“There are a few parties doing due diligence now, but there is nothing to report at this juncture,” he said but declined to disclose the target price.

On the traffic situation in Mid-Valley City, Tan said IGB had to date spent RM500mil to improve the area’s linkages and expected the link to the Abdullah Hukum Putra LRT station to be ready in a few months.

“We are ready to work on this link and are awaiting approvals from the authorities. We hope to complete it in time for the opening of The Gardens in September,” he added.

Tan said the link would consist of a pedestrian walkway and a travellator. IGB is also increasing parking space in the area to 14,000 bays by year-end from 9,000 currently.

In a filing with Bursa Malaysia, IGB announced a net profit of RM33.4mil for the first quarter ended March 31, against RM27.9mil in the previous corresponding period.

Revenue, however, fell marginally to RM141.7mil from RM147.1mil on lower contribution from the property division but this was mitigated by higher profits from its hotel business as well as an exceptional gain from the disposal of investments.

E&O Property to acquire more land

E&O Property to acquire more land

By TEE LIN SAY

THE shift is visible. E&O Property Bhd (E&OP) is steadily emerging as one of the most attractive property plays in the stock market.

Its main appeal - the company is the largest property developer in Penang with about 1,350 acres in George Town and 350 acres in Kuala Lumpur city centre.

Some analysts say that in Kuala Lumpur and Penang, E&OP has the largest prime land bank.

Presently, it already has a growth development value (GDV) of RM15bil.

Out of this, RM10bil comes from Penang, and the remainder from Kuala Lumpur.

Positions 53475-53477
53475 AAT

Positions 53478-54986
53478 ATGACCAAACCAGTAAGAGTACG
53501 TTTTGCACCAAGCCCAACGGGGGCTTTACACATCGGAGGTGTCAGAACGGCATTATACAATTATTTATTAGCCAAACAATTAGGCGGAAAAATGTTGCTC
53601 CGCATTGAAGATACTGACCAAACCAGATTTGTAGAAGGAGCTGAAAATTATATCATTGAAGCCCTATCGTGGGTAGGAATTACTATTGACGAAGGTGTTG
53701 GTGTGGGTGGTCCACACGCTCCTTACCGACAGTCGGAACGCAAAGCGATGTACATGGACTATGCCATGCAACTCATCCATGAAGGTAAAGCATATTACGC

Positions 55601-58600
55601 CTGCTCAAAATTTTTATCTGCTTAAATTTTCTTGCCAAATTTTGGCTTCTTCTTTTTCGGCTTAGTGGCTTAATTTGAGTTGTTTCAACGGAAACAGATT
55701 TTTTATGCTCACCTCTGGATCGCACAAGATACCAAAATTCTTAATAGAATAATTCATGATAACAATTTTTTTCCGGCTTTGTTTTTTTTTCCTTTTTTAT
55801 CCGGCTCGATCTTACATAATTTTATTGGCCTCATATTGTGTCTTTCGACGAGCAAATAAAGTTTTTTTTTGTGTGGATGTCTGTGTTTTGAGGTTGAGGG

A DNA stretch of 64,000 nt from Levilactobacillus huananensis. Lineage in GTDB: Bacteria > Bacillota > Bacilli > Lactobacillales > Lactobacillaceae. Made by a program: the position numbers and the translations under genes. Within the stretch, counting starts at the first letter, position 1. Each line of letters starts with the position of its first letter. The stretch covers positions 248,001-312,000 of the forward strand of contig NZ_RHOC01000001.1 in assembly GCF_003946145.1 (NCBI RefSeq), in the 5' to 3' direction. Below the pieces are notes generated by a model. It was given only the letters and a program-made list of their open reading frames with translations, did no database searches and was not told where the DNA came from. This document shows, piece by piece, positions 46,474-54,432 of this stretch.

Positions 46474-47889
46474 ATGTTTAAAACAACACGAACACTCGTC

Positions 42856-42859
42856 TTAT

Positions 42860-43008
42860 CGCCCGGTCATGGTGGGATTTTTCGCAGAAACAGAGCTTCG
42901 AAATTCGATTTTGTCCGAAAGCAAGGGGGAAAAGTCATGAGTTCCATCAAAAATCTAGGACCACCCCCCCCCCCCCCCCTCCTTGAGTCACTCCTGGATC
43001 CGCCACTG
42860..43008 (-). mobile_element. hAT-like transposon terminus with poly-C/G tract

Show unit of Idamansara in Damansara Heights.
Due to its strength in the middle to high-end development, analysts are anticipating net profit to grow by a compounded rate in excess of 30% over the next three years.

And because of its dominant presence in high end markets, it also has the highest leverage in the sector to property price increases, where every 1% increase will boost its revised net asset value by 14.2%, versus the sector average of 8.2%.

When the exemption of real property gain tax was first announced in March, it wasn't merely a knee-jerk reaction when Penang property stocks started rallying.

Penang is widely seen as one of the largest beneficiaries of the Malaysian property play given that it has the best demand-supply balance among developed states.

Property in Penang has generally done superbly thanks to the pent-up demand and the limited amount of land bank on the island. E&OP has been shrewd and has been aggressively embarking on land bank acquisitions in premium areas to capitalise on the property boom.

During an analyst briefing on Tuesday, not only did E&OP announce results that were slightly above consensus, it also announced two acquisitions that were going to be earnings accretive almost immediately.

Results wise, E&OP lived up to its premium name when for its financial year (FY) ended March 2007 – revenue was up 50.93% to RM492.2mil while net profit was up 103.32% to RM131.76mil.

Stripping out its ex-exceptional gain, E&OP’s financial year (FY) 2007 net profit rose 47% to RM95mil, underpinned by a stronger second half, which represented 57% of the year.

New sales in FY07 came to RM460mil and unbilled sales amounted to RM300mil as at March 31. E&O Property's operating margin expanded by 27.7% due to tail-end billings related to its Dua Residency and Idamansara developments.

Meanwhile, net profit and revenue for the fourth quarter fell 31% and 4% on a quarterly basis as a result of lower property billings. This was due to a lull in sales as bumiputra units (Dua Residency and Idamansara) remained unsold.

Analysts are expecting a pickup in the first half of 2008, assuming that legal authorisation for sales to nonbumiputras coincides with completion.

No dividend was proposed for the fourth quarter. A gross dividend of 23 sen gross had been distributed during the year. At present, E&OP has no dividend policy but one is likely to be established.

“E&OP's recent moves, which include its land acquisitions, stake increases at Seri Tanjung Pinang and overseas plans should further strengthen its branding and appeal,” says one analyst from a foreign brokerage.

Acquisitions

More recently, there was an acquisition to further entrench its position as a blue chip developer. Via its wholly- owned subsidiary, Kamunting Management Services Sdn Bhd, E&OP had entered into a share sale agreement with North Zest Sdn Bhd for a 24% stake in Bridgecrest Resources Sdn Bhd for RM25mil.